Use 15 per cent caster sugar, ie 15g sugar per 100g topped and tailed gooseberries


1 Wash, then top & tail the gooseberries

2 Weigh the gooseberries, then add the correct amount of caster sugar

3 Place all in a saucepan with a good splash of water to prevent catching

4 Cover the saucepan and place over a medium heat

5 Bring to a simmer, stirring often to prevent catching

6 When the compote begins to simmer, turn the heat down as low as possible and cook gently until the gooseberries are very soft

7 Turn off the heat, cover and leave to cool slightly then push through a fine sieve with the back of a label (optional- you can leave skins in if you prefer)

8 Leave to cool fully then store in the fridge for up to a week, or in the freezer.

9 Tip – freeze in small bags or containers for easy desserts and garnishes

Once you have a stash of compote, the following recipes are easy to put together:

Grilled Mackerel with gooseberries and wholegrain mustard

This recipe is perfect for the barbeque but works equally well indoors.


Per person:

2 mackerel fillets

50g gooseberry compote

2 tsp wholegrain mustard

100g crème fraiche


1 If cooking indoors, preheat chargrill or grill on medium high for at least 10 minutes.

2 Wipe the mackerel skin with a paper towel to dry, then rub with vegetable oil to prevent sticking.

3 Season the flesh side with a little sea salt and a smear of the compote

4 Place the fillets skin side down on the barbeque or chargrill, or skin side up under a hot grill and cook for 1-2 minutes then check. Mackerel cooks very quickly due to its open texture so check every 30 seconds or so after this. The fish is done when the flesh has become opaque. If you are cooking for young children, pregnant women, the elderly, or any other risk group, it is of course best to err on the side of caution and cook the fish until well done, although I’d personally rather eat it raw than over cooked.

5 Mix the crème fraiche, gooseberry compote and grain mustard together. Taste and add more mustard, gooseberry or crème fraiche to your own taste. A little salt will up lift it too.

6 Serve the mackerel with a pot of the sauce and crusty bread or green salad

Gooseberry & Elderflower Compote

Makes 4 servings


200g gooseberry compote

50g elderflower cordial

400g double cream or thick natural yoghurt

20g caster sugar


1 Lightly whip cream and sugar together to soft peaks (the acidity of the cordial and gooseberries will thicken the cream, so take care not to over whip or it may curdle) or stir sugar into yoghurt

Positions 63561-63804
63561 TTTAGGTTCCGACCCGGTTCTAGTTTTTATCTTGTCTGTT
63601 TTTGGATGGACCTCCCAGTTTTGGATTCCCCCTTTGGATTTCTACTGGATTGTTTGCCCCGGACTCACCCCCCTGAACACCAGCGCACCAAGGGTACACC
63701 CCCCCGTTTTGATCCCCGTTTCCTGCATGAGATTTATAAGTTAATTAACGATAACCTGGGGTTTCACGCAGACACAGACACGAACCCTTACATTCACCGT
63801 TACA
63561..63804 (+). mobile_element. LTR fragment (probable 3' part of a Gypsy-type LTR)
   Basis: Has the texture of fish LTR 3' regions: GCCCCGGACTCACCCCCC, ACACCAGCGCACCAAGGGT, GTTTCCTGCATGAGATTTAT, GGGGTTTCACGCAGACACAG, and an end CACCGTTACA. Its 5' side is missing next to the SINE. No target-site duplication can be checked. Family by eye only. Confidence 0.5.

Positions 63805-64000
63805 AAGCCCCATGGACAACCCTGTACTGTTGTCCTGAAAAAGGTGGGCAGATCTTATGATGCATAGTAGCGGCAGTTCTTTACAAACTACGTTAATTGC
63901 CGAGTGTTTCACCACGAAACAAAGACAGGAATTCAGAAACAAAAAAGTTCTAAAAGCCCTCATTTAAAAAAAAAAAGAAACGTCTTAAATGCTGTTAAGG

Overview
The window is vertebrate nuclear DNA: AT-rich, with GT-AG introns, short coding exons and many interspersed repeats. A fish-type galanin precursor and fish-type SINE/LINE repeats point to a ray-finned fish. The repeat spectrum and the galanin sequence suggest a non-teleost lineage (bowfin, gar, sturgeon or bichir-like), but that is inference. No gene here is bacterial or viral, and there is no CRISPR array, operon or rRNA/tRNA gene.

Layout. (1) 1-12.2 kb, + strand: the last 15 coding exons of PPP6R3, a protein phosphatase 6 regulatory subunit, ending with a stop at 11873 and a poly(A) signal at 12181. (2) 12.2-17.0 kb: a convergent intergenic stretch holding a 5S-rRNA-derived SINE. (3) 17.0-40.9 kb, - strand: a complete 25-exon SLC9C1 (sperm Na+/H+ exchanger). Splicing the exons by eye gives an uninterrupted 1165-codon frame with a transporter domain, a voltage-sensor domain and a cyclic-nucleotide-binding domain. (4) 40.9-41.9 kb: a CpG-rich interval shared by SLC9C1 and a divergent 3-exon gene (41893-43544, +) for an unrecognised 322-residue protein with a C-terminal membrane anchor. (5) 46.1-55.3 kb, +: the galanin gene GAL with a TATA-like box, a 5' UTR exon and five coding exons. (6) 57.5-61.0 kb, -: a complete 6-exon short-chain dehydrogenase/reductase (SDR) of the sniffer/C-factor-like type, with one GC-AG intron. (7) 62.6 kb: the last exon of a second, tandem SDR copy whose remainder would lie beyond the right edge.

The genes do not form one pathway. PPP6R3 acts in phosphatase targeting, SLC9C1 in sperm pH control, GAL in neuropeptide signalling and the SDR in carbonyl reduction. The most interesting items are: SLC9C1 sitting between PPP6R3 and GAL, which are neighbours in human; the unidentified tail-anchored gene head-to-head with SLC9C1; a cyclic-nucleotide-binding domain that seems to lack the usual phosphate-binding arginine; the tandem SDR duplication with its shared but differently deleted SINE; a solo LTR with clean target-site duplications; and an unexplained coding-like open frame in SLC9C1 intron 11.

2 Fold gooseberry compote into the mix then stir in elderflower cordial

3 Taste to check for sweetness and add more sugar or cordial if desired

4 Transfer to either one large or four smaller serving dishes and chill for 20 minutes or so before serving

5 Serve with shortbread or oaten biscuits Gooseberry Jelly and Jam Wash the gooseberries and remove any bits of twig or stem (no need to top and tail) then place into a saucepan along with a good splash of water.

Cook, stirring regularly until beginning to soften, then remove from heat. Hang the fruit in a jam bag; or, cut a large rectangle of muslin cloth, double over to make a square, then place the cloth in a sieve over a large bowl. Pour the fruit into the muslin, then draw together the sides and tie with string to make a bag. Tie this bag up at height over the bowl and hang over night in a cool place.

The next day, weigh the juice and add 90g jam sugar per 100g juice (or, add 90g caster sugar and pectin as per the instructions on the packet). Bring to the boil, skimming any scum from the surface as you go. Turn the heat down so that the jelly simmers away.

Cook to 104C if you have a jam thermometer or digital probe. If not, bring to the boil and simmer for 10-15 minutes then begin to check by place a small amount on a saucer and putting in the freezer for a minute. Check thickness of jelly by running a finger through it. If the jelly runs back together, cook for longer. If the finger mark remains, the jelly should set up.

Decant the jelly into sterilised jars and store in a cool, dry place, or in the fridge in a kilner jar or plastic container. The jelly is great on sandwiches, with smoked meats and strong cheeses or as a garnish for game.

If you would like to make jam, top and tail the fruit before commencing but don’t bother to hang it after cooking. Instead, weigh the softened fruit and add 90 per cent jam sugar, or sugar and pectin, as directed above. Don’t call me crazy, but do try the jam with strong cheddar on toast. Honest.